Tuesday, 29 November 2016

Fika & Hygge

A rather delightful addition to my collection. Not that I needed another book but it caught my eye and after a quick flick through at the counter home it came.

There were some ripe bananas in the bowl perfect for That Banana Cake page 69

Cookies and biscuits are always good, Pepper Nuts page 29

Jewish Biscuits page 25

There are lots of recipes that I am looking forward to trying.

Sunday, 27 November 2016

Round and Round the Mulberry Tree

 Mulberries are not a fruit that seem to be around or grown commercially but are a fantastic fruit for compotes, jam, ice creams and parfaits. They are intensely coloured and stain everything that they come in contact with, best to wear disposable gloves for picking and processing. My first experience of mulberries had me hooked.

It really has been a case of round and round the mulberry tree. My friend Nicole has a large spreading tree that is loaded with fruit. 'Pick as many as you like' she said so I did, two buckets.  

My favourite way to have them is as a compote. The mulberries hold their shape during the cooking process and are tart enough to counteract the sweetness of the syrup.  Add a splash of brandy and serve with good vanilla icecream, cream or yoghurt for a delicious dessert.

Great for breakfast with some yoghurt and granola or muesli

Or with a wedge of hazelnut and mulberry cake

Any leftover syrup is used to stew prunes or rhubarb. The syrup is also good as a topping on icecream.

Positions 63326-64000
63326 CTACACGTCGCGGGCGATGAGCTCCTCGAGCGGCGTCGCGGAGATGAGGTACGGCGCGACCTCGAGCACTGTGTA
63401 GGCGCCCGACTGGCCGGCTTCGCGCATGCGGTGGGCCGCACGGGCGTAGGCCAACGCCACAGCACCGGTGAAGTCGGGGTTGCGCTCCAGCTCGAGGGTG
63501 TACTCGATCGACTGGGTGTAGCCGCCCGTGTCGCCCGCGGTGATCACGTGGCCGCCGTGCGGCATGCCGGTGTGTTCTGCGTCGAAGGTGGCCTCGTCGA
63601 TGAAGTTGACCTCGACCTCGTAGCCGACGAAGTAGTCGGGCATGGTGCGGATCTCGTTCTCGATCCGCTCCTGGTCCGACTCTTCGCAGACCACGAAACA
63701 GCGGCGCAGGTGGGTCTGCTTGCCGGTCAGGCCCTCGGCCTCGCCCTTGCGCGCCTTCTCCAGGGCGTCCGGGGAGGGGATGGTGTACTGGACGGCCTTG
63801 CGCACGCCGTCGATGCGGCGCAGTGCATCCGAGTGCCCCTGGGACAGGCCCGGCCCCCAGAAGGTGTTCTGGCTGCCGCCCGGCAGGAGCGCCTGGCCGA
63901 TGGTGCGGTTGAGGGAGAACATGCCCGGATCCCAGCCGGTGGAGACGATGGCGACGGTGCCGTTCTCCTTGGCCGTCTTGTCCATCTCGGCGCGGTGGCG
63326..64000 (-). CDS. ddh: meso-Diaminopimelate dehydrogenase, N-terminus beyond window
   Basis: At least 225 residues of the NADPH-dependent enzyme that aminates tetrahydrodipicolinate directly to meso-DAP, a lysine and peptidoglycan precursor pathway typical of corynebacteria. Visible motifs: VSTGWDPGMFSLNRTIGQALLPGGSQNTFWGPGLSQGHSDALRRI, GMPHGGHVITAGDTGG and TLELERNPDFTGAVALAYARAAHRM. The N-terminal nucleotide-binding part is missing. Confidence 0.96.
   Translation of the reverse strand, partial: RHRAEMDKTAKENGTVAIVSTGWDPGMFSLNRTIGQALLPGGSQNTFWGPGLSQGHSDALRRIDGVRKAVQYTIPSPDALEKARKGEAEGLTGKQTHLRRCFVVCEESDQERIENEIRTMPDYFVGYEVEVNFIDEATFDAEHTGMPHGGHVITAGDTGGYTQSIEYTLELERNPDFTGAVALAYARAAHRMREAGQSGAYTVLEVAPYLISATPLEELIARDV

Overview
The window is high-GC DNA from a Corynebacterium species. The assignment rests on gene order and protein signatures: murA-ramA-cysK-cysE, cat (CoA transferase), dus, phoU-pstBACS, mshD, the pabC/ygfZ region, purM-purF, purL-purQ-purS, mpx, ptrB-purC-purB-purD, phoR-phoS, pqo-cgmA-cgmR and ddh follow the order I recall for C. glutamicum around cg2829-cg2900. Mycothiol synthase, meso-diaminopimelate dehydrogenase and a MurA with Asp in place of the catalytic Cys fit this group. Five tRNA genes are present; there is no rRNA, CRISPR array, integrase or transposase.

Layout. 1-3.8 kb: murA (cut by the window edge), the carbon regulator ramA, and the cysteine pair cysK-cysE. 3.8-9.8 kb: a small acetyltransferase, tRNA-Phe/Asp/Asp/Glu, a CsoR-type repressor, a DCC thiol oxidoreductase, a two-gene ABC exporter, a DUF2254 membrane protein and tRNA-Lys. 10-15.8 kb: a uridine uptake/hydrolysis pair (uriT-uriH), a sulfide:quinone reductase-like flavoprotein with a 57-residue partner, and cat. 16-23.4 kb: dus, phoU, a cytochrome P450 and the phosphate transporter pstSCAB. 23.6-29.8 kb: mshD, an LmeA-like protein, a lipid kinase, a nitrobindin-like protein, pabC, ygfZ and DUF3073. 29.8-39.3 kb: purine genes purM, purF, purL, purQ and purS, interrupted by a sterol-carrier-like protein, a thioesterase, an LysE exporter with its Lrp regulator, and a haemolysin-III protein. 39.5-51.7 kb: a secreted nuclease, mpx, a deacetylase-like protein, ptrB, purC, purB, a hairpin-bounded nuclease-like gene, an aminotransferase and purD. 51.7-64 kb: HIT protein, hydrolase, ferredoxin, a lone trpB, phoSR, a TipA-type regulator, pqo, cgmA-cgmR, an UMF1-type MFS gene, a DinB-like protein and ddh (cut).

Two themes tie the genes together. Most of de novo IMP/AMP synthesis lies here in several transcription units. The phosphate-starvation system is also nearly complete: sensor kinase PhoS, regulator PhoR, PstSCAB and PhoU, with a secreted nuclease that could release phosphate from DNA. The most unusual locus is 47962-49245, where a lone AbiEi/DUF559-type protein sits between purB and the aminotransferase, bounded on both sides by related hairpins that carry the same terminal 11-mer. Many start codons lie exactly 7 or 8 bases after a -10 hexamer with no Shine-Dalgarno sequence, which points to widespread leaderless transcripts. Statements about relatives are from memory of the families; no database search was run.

Mulberry Compote
1 cup water
1/2 cup sugar
500 g mulberries, stalks snipped off and washed.
1/4 cup brandy (optional)

Place sugar and  water in a saucepan. I like to use a shallow pan or deep frypan.
Bring the mixture to the boil, stir to make sure the sugar has dissolved and the simmer until the mixture becomes a little thicker and syrupy.

Add prepared mulberries and simmer for five to ten minutes, stirring gently to avoid breaking up the mulberries. The syrup will become a purple colour as the mulberries release some juice.

Remove mulberries from the syrup using a slotted spoon.

Continue to simmer the syrup until it is quite thick. Add brandy if desired.

Pour the hot syrup over the mulberries. Refrigerate in an airtight container.

Tuesday, 22 November 2016

Coconut Biscuits

 I often make these around Christmas as an alternative to shortbread. When the dough is piped and decorated with glacé cherries they look quite festive.

The finished biscuits are a little richer and softer in texture than most due to the higher proportion of butter in the dough. I like to use some nutmeg in the mixture but have made them with cinnamon and without spice. If time permits place the trays of unbaked biscuits in the fridge until the dough is firm. This helps reduce the spreading of the biscuits during baking.

The biscuits need to piped as soon as the mixture is made as the dough is softer and easier to pipe. 

Glacé cherries or nuts can be used to decorate the biscuits.

Mostly, I roll the dough into balls. 

Coconut Biscuits

250 g butter (soft)
1/2cup brown sugar
1/2cup caster sugar
1 egg
1/2 teaspoon baking powder
1/4 teaspoon bicarbonate of soda
2 teaspoons vanilla essence
1 teaspoon nutmeg (optional or spice of choice)
2 cups plain flour
1 1/2 cups coconut
Glace cherries to decorate (optional) or blanched almonds / pistachio nuts


Cream (beat) butter, sugars and vanilla essence until light and fluffy.  This can be done in a food processor.

Beat in egg then baking powder, bicarbonate of soda and nutmeg/spice if using.

Stir in flour and coconut and mix until well combined.  If using a food processor use the pulse action.

Place mixture into a piping bag with a large star nozzle. Pipe the mixture directly on trays lined with baking parchment, approximately 3 cm in diameter. Allow room for biscuits to spread.  Place a quarter of a glace cherry in the middle of each biscuit